Anyone would be hard-pressed to locate the community of Webfoot on an Oregon map. Yet there it is – located in the Willamette Valley, in Yamhill County, 3 miles from Dayton, and 21 miles from Salem. New SGS member Ramona Spencer grew up in the farming community of Webfoot, attending grade school in a 2-room schoolhouse, with just 1 or 2 other students in her same grade. It is said Webfoot was appropriately named for its large number of wild ducks and geese. But before Webfoot, there was great-grand Uncle Doug, and that’s where this Feature Story begins.
“Uncle Doug often said the grace before Sunday dinner. His voice took on different intonations that was the classic style in those days.”
UNCLE DOUG, an Early “Entrepreneur”
Douglas A. Snyder (Ramona’s great-grand uncle) came to Dayton, Oregon from Ohio in 1881 as an 18 year old. He worked odd jobs until 1884 when he and his father, Reuben F. (b. 1824) opened a general merchandise store. Years later, Uncle Doug developed an interest in the process of drying and packaging foods. In 1890 he designed and custom built the food dehydration equipment for what became the Dayton Evaporating and Packing Company (‘DE&PC’). It became the major employer for the town of Dayton. Starting out with dried apples, Uncle Doug expanded his business to include onions, potatoes and the ever popular, evaporated eggs. He bought wagonloads of produce (apples, prunes, berries and vegetables) from local farmers. Present day Yamhill Museum displays a receipt showing the plant paid 40 cents for a sack of culled apples in those days. Convenient for its size, weight and shelf life, the U.S. government purchased Snyder’s food products to feed the military in WWI. By 1898 the Snyder soup mixes (Gold Nugget brand) were highly popular with Klondike gold prospectors in Alaska, since it could be consumed in the bleakest of conditions as long as clean water was available. The soup mix was also sold to Russian soldiers, and the Royal Mounted police. By 1905, the DE&PC plant was the largest of its kind in the state. (Source: Dayton Centennial 1880 – 1990) In 1943 Uncle Doug’s business again played an important role in providing dehydrated foods for WWII troops, producing 8 million pounds of soup mix.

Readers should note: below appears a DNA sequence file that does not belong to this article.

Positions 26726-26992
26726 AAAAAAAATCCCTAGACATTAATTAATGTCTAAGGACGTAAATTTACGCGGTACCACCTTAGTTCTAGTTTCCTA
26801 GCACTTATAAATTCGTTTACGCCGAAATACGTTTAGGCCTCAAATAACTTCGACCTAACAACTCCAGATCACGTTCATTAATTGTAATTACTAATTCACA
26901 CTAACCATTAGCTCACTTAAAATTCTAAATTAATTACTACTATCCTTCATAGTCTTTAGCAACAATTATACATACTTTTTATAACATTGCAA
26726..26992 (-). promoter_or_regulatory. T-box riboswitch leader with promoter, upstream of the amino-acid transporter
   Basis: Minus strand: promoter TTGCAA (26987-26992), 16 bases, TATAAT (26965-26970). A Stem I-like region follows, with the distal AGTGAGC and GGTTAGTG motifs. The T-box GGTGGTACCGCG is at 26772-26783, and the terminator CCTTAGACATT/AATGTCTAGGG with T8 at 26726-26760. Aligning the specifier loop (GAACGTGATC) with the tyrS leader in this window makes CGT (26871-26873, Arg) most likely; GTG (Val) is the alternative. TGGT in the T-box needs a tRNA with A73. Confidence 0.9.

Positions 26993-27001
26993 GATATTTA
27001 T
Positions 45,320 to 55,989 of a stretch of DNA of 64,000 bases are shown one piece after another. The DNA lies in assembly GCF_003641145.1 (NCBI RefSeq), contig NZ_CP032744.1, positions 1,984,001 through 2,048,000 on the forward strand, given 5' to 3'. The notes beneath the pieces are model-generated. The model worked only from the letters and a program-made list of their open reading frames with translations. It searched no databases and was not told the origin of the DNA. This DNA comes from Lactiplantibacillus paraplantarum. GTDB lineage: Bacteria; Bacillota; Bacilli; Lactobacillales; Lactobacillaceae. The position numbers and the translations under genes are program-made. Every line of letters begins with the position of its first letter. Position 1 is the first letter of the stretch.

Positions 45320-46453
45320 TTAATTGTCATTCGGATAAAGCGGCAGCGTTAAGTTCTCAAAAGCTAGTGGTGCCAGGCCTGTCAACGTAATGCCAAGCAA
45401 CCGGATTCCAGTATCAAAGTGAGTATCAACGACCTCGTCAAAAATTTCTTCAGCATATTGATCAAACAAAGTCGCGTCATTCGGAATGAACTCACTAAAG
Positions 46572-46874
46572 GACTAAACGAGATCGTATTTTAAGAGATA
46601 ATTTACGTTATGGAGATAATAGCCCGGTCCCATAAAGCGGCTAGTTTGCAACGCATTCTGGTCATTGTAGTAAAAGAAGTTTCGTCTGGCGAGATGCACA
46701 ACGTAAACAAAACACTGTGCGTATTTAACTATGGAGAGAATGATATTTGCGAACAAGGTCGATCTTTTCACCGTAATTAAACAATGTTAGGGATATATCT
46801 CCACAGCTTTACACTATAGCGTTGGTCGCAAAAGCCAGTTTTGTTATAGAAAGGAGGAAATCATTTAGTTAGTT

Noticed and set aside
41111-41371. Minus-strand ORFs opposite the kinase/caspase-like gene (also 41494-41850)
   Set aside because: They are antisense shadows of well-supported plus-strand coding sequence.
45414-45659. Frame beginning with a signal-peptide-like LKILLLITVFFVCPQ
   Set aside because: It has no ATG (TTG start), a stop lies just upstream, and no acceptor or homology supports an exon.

The Move West
As Doug Snyder had done years before, Ramona’s maternal grandparents (Frank (b. 1876) and Cora Emma Snyder Hole (b.1879)) moved from Ohio to Dayton, OR in 1908. Frank owned and operated the Dayton Planing Mill and Box Factory, which produced containers for shipping and carrying fruit. Years later, Ramona’s father (a peach farmer) made a jig to hold the solid ends of bushel boxes for his peaches. At age 11 and 12, Ramona recalls earning 5 cents for each box she nailed together. “I could make 45 to 50 cents in an hour if I worked hard”.
Ramona inherited a vast collection of family ‘treasures’ (letters, family pictures, documents, and more) from her grandparents. One such item is her grandmother’s ledger, which itemizes everything she earned and spent from 1903 to 1916.
1914 page entries:
repair on shoes .60
Received for milk .40
Civil War Letters
Among the saved family letters are several written in 1864 during the Civil War from Reuben Snyder (Ramona’s great, great-grandfather) to his wife, Philenda. Enlisted with the 123rd Ohio Infantry, he was at Appomattox when General Lee surrendered. Reuben had been a prisoner of war and released as a result of the surrender.
Ramona’s parents (George Edward Webster (b. 1898) and Irma June Hole (b. 1905) lived at their farm in the community of Webfoot for 54 years. In addition to a peach orchard, they raised turkeys from 1934 to 1947, brooding up to 6,000 chicks for 10 weeks. Half were traded to a hatchery, some were sold at Thanksgiving and Christmas, and many were sold to the military. About 400 hens and a number of roosters were kept for laying eggs. Ramona recalls that in 1947, a fertilized turkey egg for hatching was sold for $1. The 2-room schoolhouse Ramona once attended is long gone, but the memories live on.
“Whenever I smell poplar trees, especially in the spring, I remember the smell of trees and the silver backs of the leaves moving in the wind . . . on the way across the field walking to and from school.”
From Ramona Spencer’s ‘Notes . . .’, March, 1999
Ramona and her husband Dean were missionaries in Sierra Leone, West Africa from 1958 to 1968. Dean was an Industrial Arts instructor at the Albert Academy, a secondary school for boys who were from various tribes and backgrounds. This Feature Story ends with a short audio by Ramona of life in Sierra Leone, on ‘whose fruit is it, anyway?’
Ramona Spencer has been interested in family history for over ten years. She attended previous SGS Family History Day events, presentations and admits to being highly influenced by her grandmother Cora Snyder Hole, who was a DAR member in Dayton. Her family research is shared with a granddaughter in-law and niece, who are also interested in genealogy, and a younger brother.
Ramona maintains a full schedule, attending 7 exercise classes and creating up to 15 flower arrangements each week as a donation to Habitat Restore. All the flowers are raised by her husband, and include dahlias, sweet peas, daisies, delphiniums and statice. She will be attending the Dayton Old Timer’s Picnic Weekend later this month. This is an annual celebration, that began in 1934 as a day dedicated for all Dayton residents to ‘renew old friendships and make new ones’. The event has expanded to a weekend affair, with a parade, Firemen’s BBQ, family and class reunions, and more.
SGS welcomes Ramona Spencer as one of our newest members.
“Dayton Centennial 1880 – 1990”, City of Dayton
Dayton Tribune Newspaper, September 22, 1932
Gold Nugget Label, Courtesy of Richard Engeman
“Notes Relating to Dayton Tribune Newspaper” – Ramona Spencer, March, 1999